Austin, TX—March is the time for sports fans to focus on men’s collegiate basketball: the unexplainable upsets, the final-second shots, and even turning games from a certain loss to a miraculous victory.
Golf’s version is taking place this week with the World Golf Championships—Dell Match Play event being hosted for the first time in Austin. Most professional golf events follow a predictable pattern: 72 holes of stroke play golf divided with 18 holes per day. The reasoning is quite simple. The format can accommodate television and it provides sufficient exposure for the key stars to be seen—even if they are not in immediate contention.
In golf’s earliest days, the formats were not just relegated to stroke play. Most amateur events and even a number of professional events used match play as the means to determine champions. In simple terms, match play is where one player is pitted against the other. Each hole is an individual “match.” The winner is the person able to win the most holes during the contest. You win, you keep on advancing. You lose, and your time in that event ends.
Match play can be quite unpredictable and it is that unpredictability that has caused it to be pushed aside for the 72-hole events that dominate the golf scene today. Television fears it for obvious reasons—if all the key favorites are upset early on the likelihood of unknown person “A” playing unknown person “B” can mean a ratings nightmare.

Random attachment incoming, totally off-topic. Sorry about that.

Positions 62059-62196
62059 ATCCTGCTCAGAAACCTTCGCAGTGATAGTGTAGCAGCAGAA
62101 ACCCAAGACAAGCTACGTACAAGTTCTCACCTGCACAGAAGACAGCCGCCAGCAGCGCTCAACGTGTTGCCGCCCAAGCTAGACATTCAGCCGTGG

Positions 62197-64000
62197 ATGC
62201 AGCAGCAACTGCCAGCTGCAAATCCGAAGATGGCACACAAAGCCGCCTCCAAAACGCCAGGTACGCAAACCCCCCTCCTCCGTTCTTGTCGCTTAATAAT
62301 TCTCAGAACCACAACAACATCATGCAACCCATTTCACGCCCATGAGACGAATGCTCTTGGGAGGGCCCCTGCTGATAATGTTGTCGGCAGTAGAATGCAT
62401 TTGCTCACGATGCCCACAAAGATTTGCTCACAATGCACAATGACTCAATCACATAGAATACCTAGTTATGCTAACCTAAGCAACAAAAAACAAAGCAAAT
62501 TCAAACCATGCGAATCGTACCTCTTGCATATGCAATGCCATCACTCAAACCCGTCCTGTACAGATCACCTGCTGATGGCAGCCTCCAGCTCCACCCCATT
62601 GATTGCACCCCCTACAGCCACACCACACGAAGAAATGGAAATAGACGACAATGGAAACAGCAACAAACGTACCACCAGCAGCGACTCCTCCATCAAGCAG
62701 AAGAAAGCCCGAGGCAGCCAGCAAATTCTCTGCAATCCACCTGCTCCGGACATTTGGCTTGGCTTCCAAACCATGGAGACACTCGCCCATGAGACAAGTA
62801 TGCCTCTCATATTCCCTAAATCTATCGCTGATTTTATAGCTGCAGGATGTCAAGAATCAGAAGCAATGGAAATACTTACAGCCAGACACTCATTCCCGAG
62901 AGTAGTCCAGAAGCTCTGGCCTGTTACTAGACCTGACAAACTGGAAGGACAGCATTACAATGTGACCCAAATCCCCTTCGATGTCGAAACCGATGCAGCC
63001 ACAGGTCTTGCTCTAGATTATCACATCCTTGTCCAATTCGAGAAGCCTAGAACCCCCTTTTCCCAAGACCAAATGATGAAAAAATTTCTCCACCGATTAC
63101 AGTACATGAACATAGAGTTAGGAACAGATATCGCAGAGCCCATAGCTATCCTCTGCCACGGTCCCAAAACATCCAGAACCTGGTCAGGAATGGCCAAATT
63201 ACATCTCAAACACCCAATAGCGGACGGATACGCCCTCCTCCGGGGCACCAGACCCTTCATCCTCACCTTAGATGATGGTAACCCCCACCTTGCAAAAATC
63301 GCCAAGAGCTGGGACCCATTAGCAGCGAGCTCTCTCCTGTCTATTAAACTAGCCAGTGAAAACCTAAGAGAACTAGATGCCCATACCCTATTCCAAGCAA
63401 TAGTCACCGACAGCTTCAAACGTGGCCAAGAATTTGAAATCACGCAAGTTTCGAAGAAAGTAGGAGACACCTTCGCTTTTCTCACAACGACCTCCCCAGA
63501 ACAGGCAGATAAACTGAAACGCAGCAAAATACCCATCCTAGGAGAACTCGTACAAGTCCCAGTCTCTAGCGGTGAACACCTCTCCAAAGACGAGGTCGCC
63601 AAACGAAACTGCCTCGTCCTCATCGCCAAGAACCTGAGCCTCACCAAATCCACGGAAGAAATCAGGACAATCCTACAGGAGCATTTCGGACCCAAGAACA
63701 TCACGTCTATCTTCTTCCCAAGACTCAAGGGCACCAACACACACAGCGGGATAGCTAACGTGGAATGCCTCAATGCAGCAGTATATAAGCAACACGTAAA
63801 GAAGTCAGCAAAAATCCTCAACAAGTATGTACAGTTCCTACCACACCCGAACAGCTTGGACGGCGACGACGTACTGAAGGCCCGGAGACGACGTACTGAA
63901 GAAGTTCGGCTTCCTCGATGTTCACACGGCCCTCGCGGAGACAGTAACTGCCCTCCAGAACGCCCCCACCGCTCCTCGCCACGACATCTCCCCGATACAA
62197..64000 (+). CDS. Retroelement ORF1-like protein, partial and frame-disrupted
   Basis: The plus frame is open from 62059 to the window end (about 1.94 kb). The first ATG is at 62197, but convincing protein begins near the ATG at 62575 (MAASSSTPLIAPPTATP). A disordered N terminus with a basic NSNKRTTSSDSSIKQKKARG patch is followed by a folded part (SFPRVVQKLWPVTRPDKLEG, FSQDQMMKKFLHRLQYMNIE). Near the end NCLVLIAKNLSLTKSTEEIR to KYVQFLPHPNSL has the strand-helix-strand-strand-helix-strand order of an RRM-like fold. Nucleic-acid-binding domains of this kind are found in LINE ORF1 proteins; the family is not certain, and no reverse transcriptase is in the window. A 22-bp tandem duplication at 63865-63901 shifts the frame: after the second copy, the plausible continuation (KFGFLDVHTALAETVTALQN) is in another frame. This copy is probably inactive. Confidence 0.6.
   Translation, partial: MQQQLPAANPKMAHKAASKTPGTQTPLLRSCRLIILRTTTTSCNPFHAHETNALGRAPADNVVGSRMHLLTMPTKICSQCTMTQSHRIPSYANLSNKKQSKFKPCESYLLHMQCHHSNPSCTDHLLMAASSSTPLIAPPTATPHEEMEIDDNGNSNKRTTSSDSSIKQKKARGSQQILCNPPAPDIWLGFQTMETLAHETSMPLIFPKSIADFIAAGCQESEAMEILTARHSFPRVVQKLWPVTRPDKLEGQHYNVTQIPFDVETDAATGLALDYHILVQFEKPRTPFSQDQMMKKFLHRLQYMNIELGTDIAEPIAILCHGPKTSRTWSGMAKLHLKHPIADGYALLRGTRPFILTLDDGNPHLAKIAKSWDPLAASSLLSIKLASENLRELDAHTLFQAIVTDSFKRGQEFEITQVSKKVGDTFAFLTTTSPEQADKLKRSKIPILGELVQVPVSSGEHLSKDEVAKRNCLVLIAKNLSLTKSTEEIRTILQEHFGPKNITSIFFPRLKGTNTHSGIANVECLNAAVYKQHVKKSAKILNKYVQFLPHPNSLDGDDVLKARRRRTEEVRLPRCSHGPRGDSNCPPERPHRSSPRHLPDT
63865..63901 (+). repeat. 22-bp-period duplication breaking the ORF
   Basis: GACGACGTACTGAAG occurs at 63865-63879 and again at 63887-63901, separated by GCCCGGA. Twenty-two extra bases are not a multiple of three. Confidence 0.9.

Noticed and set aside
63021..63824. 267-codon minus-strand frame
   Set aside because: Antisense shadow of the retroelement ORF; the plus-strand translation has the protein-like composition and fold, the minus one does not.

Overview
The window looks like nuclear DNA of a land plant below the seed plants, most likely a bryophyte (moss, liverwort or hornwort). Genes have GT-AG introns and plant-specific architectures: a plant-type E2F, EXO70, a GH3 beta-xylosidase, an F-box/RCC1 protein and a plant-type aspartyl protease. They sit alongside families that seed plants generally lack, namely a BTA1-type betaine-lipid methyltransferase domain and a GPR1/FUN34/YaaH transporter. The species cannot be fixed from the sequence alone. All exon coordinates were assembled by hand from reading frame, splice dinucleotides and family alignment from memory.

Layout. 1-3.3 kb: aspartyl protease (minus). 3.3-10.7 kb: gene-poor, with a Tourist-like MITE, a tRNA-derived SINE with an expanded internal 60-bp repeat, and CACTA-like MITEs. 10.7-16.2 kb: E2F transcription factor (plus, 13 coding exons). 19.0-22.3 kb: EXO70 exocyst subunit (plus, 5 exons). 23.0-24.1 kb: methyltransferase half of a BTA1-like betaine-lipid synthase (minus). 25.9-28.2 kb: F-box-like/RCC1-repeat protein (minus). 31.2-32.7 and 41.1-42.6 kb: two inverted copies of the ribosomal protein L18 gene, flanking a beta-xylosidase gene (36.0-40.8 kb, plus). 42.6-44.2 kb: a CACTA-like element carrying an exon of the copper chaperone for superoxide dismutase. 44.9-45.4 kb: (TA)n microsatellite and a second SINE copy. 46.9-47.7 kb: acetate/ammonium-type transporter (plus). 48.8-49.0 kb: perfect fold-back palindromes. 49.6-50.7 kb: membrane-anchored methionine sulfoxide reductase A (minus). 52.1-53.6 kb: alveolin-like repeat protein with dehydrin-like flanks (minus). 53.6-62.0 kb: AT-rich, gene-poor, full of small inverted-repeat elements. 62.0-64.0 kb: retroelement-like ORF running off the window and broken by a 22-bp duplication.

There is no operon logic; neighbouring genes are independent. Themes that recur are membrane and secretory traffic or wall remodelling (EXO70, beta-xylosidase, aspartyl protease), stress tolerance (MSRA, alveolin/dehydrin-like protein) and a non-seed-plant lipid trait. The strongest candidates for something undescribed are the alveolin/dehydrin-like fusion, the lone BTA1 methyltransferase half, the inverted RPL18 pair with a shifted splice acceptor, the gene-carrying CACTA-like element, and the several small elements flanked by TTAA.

The PGA Tour has only recently modified the “pure” match play format in devising a rather clever hybrid. The top 64 players eligible for this week’s event were divided into 14 sub groups consisting of four players. The top 16 world-ranked players were slotted as the “number one” player in their respective grouping. The other players were then added to the respective sub groups—allocating them by their various standings—one player ranked 17th to 32nd, one ranked 33rd to 48th, and one ranked 49th to 64thin the world rankings so that a rough parity between each group is attained.
Each sub group has three individual matches with the players in that unit. The one player who emerges with the best record moves on to a knockout round consisting of 16 total players. Each is then slotted to face another player in one-on-one matches. At that point it becomes straightforward—you win, you advance.
The four-person units is a smart tweaking because in earlier WGC Match Play events it’s not be uncommon for many of the more noted players to be upset in the first round and therefore causing the event’s value to television, sponsors and general golf fans to wane.
Giving players an opportunity to “lose” but still emerge victorious from their respective grouping is a smart accommodation—providing necessary balance in having match play still be used—but cushioning it against a final product that causes more yawns than excitement.
Match play is an exciting format when the two combatants provide for a real back and forth of quality golf. It can also be deadly dull if the two players display hideous golf that becomes a match in which the emerging winner is just fortunate to have encountered someone who played poorer golf than they did.